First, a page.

Barbeques, care packages and conjugal visits are being offered as incentives to incarcerated individuals to boost the COVID-19 vaccination rate in prisons.

Right now, only about 45% of those incarcerated have received the vaccine so far, compared to the rest of the state, which has a vaccination rate of over 70%.

In an internal memo obtained by Spectrum News 1 and first reported by the New York Post, the acting commissioner of the state Department of Corrections and Community Supervision (DOCCS) announced the details of this vaccine incentive program.

But Mike Powers, president of the union that represents correctional officers, NYSCOPBA, says while they have nothing against creating a safer work environment, these correctional officers have been on the front lines during the pandemic and should be included in an incentives program.

Powers pointed to other states, such as Colorado, which is providing its correctional officers $500 to get a COVID vaccine.

“We had a large number of members that came down with the disease, we had many quarantines, we had some staffing issues going forward and, you know, we held it down,” Powers explained. “We’re kind of curious as to why we're left out of the loop.”

The incentives program being offered by DOCCS includes randomly choosing five fully-vaccinated incarcerated individuals in each of the state’s 50 prisons to receive care packages with the “most popular food items sold at your assigned facility’s commissary, not to exceed a $75 value.”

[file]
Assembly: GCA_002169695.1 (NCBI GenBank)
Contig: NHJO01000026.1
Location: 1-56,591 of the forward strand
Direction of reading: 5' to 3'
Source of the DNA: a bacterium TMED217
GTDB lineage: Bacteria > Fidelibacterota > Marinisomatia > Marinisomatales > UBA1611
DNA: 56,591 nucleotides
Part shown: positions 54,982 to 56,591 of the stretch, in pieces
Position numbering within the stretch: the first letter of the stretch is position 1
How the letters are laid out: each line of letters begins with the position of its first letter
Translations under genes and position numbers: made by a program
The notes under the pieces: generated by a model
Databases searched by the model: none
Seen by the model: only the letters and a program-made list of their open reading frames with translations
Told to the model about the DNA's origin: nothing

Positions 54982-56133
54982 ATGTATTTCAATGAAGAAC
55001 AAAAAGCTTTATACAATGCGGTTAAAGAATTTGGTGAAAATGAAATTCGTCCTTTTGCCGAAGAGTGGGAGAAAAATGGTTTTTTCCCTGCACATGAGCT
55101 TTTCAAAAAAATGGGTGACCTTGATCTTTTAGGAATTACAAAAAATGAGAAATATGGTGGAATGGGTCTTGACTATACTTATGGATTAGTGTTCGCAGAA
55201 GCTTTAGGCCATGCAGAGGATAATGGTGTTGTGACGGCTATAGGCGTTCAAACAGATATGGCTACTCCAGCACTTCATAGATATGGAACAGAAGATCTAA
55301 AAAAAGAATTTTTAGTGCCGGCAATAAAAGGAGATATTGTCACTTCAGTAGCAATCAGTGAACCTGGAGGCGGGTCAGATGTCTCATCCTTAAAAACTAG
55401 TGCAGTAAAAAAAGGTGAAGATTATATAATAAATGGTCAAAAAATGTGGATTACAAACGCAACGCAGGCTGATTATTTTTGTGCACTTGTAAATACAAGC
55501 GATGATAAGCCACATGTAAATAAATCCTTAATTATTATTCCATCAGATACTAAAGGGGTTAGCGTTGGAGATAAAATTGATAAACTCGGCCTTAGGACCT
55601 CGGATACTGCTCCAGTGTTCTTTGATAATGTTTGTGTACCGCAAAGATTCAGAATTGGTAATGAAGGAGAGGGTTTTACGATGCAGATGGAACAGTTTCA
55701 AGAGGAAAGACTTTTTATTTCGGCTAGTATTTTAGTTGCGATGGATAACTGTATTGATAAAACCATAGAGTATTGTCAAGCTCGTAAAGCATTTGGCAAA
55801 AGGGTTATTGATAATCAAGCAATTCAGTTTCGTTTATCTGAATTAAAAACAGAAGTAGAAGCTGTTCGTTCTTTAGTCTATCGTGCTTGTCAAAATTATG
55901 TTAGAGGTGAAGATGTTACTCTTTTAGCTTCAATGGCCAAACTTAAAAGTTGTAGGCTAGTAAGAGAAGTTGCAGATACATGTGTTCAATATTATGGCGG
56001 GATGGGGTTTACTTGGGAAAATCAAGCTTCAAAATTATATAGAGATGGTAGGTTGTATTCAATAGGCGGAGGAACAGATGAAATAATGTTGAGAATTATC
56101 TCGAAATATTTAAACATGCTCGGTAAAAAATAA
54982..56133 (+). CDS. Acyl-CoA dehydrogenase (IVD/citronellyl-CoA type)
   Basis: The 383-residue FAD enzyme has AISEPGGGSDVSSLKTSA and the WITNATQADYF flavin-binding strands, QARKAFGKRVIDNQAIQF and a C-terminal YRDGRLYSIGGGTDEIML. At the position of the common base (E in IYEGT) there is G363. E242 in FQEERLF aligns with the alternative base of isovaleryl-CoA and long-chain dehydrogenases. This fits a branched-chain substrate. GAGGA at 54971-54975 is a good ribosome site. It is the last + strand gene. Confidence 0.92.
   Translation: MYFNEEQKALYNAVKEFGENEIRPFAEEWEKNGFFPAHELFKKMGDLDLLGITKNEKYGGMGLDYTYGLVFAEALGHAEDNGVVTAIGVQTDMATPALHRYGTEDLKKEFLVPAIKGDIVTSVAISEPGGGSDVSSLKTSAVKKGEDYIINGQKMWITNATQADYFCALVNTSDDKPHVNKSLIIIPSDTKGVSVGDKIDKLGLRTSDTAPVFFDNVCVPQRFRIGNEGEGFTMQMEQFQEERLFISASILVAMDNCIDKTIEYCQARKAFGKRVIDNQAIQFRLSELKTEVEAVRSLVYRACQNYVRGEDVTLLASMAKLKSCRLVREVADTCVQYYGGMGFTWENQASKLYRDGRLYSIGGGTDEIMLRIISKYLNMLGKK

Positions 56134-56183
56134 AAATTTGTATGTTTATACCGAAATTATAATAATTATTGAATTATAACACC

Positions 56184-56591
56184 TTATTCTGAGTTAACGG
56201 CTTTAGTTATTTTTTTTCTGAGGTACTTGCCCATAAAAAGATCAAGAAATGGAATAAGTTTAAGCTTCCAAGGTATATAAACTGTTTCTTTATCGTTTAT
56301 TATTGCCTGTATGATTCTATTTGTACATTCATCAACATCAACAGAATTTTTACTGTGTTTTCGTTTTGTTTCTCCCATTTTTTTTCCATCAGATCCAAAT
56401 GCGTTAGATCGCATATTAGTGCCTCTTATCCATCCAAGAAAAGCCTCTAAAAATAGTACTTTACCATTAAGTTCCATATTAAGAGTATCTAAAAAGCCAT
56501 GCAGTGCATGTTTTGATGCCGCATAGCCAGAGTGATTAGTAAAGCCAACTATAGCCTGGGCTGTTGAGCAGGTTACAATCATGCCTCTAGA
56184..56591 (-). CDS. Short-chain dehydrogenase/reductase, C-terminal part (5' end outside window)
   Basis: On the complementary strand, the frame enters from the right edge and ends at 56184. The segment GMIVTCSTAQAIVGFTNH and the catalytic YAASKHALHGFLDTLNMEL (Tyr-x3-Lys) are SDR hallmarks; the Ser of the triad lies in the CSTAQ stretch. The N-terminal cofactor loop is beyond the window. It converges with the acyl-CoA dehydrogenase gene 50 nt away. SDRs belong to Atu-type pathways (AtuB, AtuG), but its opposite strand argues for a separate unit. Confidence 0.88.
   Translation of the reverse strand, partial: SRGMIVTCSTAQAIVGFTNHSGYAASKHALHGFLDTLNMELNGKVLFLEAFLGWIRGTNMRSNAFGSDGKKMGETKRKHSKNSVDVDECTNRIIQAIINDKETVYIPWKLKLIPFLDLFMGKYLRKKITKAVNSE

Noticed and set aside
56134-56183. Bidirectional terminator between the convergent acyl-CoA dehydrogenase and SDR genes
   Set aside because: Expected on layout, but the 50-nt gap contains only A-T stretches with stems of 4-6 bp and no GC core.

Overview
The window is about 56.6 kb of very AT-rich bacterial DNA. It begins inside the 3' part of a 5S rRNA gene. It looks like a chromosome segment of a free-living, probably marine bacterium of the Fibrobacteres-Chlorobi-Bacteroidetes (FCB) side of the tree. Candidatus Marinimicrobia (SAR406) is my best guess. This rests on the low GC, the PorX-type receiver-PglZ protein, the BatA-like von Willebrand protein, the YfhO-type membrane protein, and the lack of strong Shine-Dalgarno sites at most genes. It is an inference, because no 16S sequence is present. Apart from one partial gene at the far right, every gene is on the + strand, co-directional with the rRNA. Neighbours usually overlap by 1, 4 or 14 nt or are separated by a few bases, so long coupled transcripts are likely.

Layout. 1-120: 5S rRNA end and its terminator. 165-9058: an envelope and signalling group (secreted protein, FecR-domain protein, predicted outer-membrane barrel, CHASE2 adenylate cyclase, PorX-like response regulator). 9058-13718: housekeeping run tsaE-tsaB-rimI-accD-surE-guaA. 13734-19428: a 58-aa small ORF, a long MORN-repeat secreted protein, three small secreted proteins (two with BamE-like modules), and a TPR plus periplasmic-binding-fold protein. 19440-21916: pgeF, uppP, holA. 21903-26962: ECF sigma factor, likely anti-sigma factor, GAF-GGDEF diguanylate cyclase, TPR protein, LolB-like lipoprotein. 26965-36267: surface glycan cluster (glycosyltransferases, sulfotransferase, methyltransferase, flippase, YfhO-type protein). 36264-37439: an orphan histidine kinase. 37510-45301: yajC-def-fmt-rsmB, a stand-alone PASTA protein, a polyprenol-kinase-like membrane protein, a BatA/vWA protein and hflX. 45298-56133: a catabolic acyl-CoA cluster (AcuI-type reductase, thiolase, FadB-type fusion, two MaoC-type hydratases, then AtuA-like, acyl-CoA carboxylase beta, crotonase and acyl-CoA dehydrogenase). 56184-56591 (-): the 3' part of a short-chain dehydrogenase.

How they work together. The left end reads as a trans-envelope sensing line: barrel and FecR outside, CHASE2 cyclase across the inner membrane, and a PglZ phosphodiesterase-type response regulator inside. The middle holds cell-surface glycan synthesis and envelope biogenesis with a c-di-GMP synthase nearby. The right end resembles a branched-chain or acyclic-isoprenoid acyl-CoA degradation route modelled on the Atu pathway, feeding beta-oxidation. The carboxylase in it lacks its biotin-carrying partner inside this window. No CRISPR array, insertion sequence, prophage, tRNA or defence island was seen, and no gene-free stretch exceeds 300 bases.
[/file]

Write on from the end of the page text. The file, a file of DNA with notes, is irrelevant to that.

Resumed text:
Six facilities with the highest percentage of vaccinated incarcerated individuals will also receive a full-scale facility barbeque.

To top it off, when the department restarts conjugal visits in September, it will be required that anyone participating be vaccinated.  

Over the course of the pandemic, 35 incarcerated individuals and eight staffers have died from COVID-19.

A spokesman for DOCCS sent a statement in response saying, “The department is doing everything possible to encourage incarcerated individuals to receive their vaccinations. The maximum number of vaccinated incarcerated individuals ensures a safer work environment for staff, the incarcerated population and visitors to facilities. This type of incentive program has proven to be effective not only in the general public, but in correctional systems across the country. For the correction officer’s union to politicize this effort and dismiss all the challenges of the past year and a half is beyond the pale.”

However, Theresa Grady with the Releasing Aging People from Prison Campaign says this type of incentives program could create a hostile environment.

“Fights break out over a simple piece of bread in there,” Grady said. “So if you want to offer these incentives with baskets and conjugal visits, it’s going to get around. It's a big fight over ‘he got the basket.’ And DOCCS did this. So now you're not only taking the basket DOCCS gave you as an incentive, but it’s almost like you’re selling out to DOCCS. And that's where the big brawl starts.”

Governor Andrew Cuomo and county leaders around the state also offered vaccine incentives, including college scholarships, lottery tickets and MetroCards.